because there was that evidence against them which then was by many thought
to be a certain indication and discovery of withccraft, yet they seriously
professed they knew nothing by themselves of that nature: Nevertheless,
by the unwearied sollicitations of those that privately discoursed them
both at home and at Salem, they were at length persuaded publickly to
own what they were charged with , and so submit to that guilt which we
still hope and believe they are clear of. And, it is probable, the fear
of what the event might be, and the encouragement that it is said was
suggested to them, that confessing was the only way to obtain favour,
might be too powerful a temptation for timorous women to withstand, in
the hurry and distraction that we have heard they were then in. Had what
they said against themselves proceeded from conviction of the fact, we
should have had nothing to have said for them, but we are induced to think
that it did not, because they did soon privately retract what they had
said, as we are informed, and, while they were in prison, they declared
to such as they had confidence to speak freely and plainly to, that they
were not guilty of what they had owned, and that what they had said against
themselves was the greatest grief and burden they laboured under; Now,
though we cannot but judge it a thing very sinful for innocent persons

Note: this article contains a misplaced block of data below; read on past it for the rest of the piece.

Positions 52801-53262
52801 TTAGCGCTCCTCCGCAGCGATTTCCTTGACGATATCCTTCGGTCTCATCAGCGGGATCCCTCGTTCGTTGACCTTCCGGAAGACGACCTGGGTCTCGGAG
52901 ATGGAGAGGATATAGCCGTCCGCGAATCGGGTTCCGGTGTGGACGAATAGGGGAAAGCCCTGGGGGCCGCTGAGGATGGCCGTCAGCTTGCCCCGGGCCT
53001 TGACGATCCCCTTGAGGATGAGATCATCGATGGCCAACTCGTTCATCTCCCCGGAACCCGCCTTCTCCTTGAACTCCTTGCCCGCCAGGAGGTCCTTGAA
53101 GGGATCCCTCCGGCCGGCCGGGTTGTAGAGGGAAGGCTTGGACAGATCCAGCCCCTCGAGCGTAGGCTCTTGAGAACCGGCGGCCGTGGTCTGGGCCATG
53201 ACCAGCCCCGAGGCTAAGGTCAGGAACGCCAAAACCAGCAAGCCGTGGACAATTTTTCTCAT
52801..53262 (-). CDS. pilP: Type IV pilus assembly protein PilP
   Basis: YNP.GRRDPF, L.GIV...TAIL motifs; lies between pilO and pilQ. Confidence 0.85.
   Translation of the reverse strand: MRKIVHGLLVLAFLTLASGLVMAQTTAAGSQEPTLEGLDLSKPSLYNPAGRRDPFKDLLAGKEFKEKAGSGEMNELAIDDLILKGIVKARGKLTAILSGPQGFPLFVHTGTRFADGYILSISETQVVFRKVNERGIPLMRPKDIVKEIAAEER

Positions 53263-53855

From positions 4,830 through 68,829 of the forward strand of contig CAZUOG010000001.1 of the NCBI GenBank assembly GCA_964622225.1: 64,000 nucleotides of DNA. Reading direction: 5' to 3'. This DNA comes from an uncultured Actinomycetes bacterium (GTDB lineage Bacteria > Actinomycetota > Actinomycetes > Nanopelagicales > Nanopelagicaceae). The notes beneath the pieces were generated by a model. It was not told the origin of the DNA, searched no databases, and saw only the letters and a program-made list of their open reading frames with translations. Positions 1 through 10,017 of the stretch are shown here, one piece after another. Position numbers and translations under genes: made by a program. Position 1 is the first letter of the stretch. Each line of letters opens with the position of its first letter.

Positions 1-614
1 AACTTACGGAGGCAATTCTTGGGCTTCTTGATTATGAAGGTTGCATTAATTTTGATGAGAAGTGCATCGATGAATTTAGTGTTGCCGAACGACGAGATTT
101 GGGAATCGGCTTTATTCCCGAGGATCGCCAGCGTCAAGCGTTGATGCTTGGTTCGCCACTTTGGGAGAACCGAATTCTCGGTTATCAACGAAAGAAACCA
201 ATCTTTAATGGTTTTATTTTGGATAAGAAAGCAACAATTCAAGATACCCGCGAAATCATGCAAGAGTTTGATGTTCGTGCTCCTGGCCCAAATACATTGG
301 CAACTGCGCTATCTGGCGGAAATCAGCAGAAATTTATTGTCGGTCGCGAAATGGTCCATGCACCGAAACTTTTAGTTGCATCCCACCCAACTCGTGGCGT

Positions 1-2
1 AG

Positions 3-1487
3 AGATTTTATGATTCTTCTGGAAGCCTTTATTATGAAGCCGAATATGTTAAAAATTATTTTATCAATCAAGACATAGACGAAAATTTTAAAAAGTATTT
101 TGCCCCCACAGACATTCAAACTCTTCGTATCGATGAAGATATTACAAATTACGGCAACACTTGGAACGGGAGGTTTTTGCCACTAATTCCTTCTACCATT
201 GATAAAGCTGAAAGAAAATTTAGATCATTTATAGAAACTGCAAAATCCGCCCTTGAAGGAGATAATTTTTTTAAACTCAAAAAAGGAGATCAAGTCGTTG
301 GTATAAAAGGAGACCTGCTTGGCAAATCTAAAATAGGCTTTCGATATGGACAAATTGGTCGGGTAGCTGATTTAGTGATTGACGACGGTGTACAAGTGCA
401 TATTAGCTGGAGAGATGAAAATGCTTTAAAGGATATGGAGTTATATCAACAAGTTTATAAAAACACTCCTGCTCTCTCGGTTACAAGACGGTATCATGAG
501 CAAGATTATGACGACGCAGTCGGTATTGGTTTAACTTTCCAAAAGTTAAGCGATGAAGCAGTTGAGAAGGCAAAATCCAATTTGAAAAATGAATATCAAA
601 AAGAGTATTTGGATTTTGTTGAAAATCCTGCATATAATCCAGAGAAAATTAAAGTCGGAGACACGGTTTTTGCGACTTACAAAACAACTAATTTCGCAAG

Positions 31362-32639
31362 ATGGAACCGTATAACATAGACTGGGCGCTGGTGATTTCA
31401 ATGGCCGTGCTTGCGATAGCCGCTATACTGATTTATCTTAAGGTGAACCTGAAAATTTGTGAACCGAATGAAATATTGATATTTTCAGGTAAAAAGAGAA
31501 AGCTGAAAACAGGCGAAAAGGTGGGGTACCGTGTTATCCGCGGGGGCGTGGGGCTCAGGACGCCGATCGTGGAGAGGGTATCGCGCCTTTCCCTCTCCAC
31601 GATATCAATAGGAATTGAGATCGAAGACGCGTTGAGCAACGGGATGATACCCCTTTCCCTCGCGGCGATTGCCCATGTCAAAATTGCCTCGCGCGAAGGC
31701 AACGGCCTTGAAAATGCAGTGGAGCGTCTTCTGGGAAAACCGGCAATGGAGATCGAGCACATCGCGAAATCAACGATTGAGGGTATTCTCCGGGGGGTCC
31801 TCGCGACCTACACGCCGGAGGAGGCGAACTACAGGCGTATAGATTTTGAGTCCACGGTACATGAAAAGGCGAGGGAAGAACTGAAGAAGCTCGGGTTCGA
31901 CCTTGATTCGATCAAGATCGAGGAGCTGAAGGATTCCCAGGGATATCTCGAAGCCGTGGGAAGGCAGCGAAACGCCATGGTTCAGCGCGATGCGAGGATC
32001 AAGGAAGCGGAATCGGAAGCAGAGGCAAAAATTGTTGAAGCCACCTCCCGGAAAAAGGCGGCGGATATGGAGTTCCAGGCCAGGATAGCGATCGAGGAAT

to own a crime they are not guilty of, yet, considering the well ordered
conversation of those women while they lived among us, and what they now
seriously and constantly affirm in a more composed frame, we cannot but
in charity judge them innocent of the great transgression that hath been
imputed to them. As for the rest of our neighbours, who are under the
like circumstances with these that have been named, we can truly say of
them that while they lived among us, we have had no cause to judge them
such persons as, of late, they have been represented and reported to be,
nor do we know that any of their neighbours had any just grounds to suspect
them of that evil that they are now charged with.
John Abbot, sen.
Francis Dane, jun.
Francis Dane, sen.
Wm. Chandler, jun.
Tho. Chandler, sen.
Henry Ingolls, jun.
Henry Ingolls, sen.
John Frie, sen.
Wm. Chandler, sen.
Tho. Johnson, jun.
Sarah (Lord) Wilson nor her daughter, Sarah, Jr. were tried in January,
1693. On January 13, Joseph Wilson and John Osgood posted a recognizance
bond of £100 for the continued freedom of Sarah (Lord) Wilson and Sarah
Wilson, Jr. on bail. On 10 May 1693, mother and daughter appeared at the
Superior Court of Judicature at Ipswich and were cleared.
family remained in Andover after the witchcraft scare subsided. Joseph
died April 2, 1718. Sarah died in Andover on May 21, 1727. Their daughter,
Sarah, Jr. married Jacob Preston, a grandson of emigrant, Roger Preston,
in Andover on June 17, 1702 and removed to Ashford, Connecticut.
be happy to exchange family information.
Please send e-mail to Sam Behling.
lineage of Wilson Family
the Biography of Sarah's husband, Joseph Wilson
the Biography of Joseph's father, William Wilson
the Biography of Joseph's grandfather, William Wilson
to Story Page
to Home Page
to Witches Page
to Notable Women Ancestors